…”Corporations have neither bodies to be punished nor souls to be condemned. They, therefore, can do as they like (Lord Chancellor Thurlow).”
How did a subcontinent come to be ruled from a boardroom in London?
On December 31, 1600, Queen Elizabeth I granted a royal charter to over 200 English merchants who wanted to get into the East Indies spice trade. England wasn’t a major European power yet and the Spanish and Portuguese empires ruled the trade.
When England defeated the Spanish Armada in 1588, however, it had blown open the shipping routes used by Spanish and Portuguese traders. So the East India Company was ready to sail eastwards … but was unfortunately outdone by the burgeoning Dutch East India Company.
The Dutch went on to capture the spice trade in Indonesia. The East India Company had to settle with India.
In the early seventeenth century, India was the world’s largest economy. It was known for its cotton, silk and textile industries. Tales of the wealth and splendour of the Great Mughal had begun doing their rounds in England.
When trying to enter India, however, the East India Company clashed with the Portuguese who had been there since 1510. The English defeated the Portuguese at the Battle of Suvali in 1612, ending Portugal’s monopoly of Indian trade.
That same year, James I dispatched an embassy to India led by Sir Thomas Roe. Roe signed a treaty with the Mughal Emperor Jahangir which let the Company set up factories in Surat in 1612.
The Company went on to set up trading posts in Madras (1639), Bombay (1664) and Calcutta (1696). It faced competition from yet another European power: the French had established trading posts and factories in the south of India.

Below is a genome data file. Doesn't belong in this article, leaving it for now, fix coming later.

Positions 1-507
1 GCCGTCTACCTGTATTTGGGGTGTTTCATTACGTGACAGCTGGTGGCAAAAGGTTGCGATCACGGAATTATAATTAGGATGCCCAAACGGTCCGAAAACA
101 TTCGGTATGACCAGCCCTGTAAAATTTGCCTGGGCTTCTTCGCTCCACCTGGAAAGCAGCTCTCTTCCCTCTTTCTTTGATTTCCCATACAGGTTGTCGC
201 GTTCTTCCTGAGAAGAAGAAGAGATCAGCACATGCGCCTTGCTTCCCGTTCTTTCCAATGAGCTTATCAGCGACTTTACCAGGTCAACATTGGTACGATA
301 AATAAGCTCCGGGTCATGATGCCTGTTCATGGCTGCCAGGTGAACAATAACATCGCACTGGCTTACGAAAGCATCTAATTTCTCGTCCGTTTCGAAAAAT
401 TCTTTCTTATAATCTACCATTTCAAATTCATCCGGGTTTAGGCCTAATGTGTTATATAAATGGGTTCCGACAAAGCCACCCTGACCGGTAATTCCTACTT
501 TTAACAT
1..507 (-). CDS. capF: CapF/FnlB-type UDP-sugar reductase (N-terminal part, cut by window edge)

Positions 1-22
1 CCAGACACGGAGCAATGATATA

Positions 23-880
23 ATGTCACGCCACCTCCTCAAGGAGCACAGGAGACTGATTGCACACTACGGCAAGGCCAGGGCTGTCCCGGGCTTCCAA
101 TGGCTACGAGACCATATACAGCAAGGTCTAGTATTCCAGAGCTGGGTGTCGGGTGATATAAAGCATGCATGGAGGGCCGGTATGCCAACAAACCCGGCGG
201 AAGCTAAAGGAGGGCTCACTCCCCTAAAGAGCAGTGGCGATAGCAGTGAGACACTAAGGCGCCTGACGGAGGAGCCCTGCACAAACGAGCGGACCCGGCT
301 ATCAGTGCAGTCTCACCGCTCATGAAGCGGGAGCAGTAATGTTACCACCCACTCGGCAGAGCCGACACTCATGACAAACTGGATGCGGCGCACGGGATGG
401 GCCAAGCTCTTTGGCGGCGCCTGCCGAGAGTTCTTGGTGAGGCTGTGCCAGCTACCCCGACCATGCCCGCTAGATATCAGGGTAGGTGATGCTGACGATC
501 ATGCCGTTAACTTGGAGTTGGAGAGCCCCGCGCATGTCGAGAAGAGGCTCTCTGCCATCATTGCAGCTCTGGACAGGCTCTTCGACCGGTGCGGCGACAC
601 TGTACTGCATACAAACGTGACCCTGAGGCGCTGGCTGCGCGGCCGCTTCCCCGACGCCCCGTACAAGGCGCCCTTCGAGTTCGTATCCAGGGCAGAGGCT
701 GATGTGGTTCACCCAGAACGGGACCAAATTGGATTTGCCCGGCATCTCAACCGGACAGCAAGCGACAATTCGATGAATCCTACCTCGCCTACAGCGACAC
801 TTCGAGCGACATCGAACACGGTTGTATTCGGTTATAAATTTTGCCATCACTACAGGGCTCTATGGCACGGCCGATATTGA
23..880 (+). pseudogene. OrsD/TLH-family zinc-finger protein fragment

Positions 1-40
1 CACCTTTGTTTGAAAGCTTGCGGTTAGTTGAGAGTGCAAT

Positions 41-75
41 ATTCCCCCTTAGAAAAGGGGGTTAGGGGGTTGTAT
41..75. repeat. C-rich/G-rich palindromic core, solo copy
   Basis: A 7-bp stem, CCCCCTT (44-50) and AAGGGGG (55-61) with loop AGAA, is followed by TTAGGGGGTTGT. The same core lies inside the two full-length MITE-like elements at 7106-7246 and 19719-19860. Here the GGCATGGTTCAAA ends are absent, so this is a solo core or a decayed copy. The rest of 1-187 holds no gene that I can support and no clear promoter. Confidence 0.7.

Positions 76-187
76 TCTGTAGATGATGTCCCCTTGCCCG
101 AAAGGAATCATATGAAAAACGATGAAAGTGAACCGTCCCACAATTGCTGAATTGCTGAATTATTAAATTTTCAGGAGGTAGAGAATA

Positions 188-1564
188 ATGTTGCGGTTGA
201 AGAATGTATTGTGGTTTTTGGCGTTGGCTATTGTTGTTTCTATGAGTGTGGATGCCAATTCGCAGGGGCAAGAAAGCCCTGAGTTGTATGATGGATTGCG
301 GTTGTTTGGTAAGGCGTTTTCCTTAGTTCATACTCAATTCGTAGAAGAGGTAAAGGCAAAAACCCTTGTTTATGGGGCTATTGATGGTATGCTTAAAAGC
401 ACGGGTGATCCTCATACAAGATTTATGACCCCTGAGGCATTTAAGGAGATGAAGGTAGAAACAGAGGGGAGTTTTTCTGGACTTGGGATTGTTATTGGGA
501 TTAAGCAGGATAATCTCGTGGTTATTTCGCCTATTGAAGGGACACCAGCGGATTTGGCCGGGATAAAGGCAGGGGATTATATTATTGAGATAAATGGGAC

The Company’s fortunes, however, were about to change. The Mughal Empire, having expanded into the Deccan, had now grown too large to be governed effectively. The Emperor Aurangzeb’s religious intolerance had also sparked resentment and rebellion across India including among the Marathas and the Rajputs who formed the backbone of the Mughal army.
When Aurangzeb died in 1707, the once-mighty Mughal Empire, strained and divided, began to disintegrate. New regional powers like the Marathas in western India began forming their own kingdoms while others, like the Nizam of Hyderabad, declared their independence from the Mughals.
By this time, the British and French East India Companies had built their own forts and settlements in southern India and in Bengal. As Mughal India fragmented into regional kingdoms, the British and French took advantage of the political situation by playing off one Indian ruler against another.
The Indian kings were also keen to wipe one another out by accepting British and French military assistance. The Maratha prince, Balaji Baji Rao, for one, offered the Company land for batteries of artillery and trained gunners. The princes of Karnataka enlisted the Company’s help which they paid for by assigning it lands and the right to collect taxes.
From Company to Conquest
In Bengal, however, the British met with resistance.
Bengal was the richest, most fertile and densely populated region of India. The Company had established a trading post there in Calcutta in 1696, known later as Fort William.
With the break-up of the Mughal Empire, Bengal came to be ruled by local princes (nawab in Urdu). In 1756, Siraj-ud Daula became Nawab of Bengal. Wary of the growing British presence there, he ordered his troops to seize and occupy the Company’s bases at Kasimbazar and Calcutta in 1756.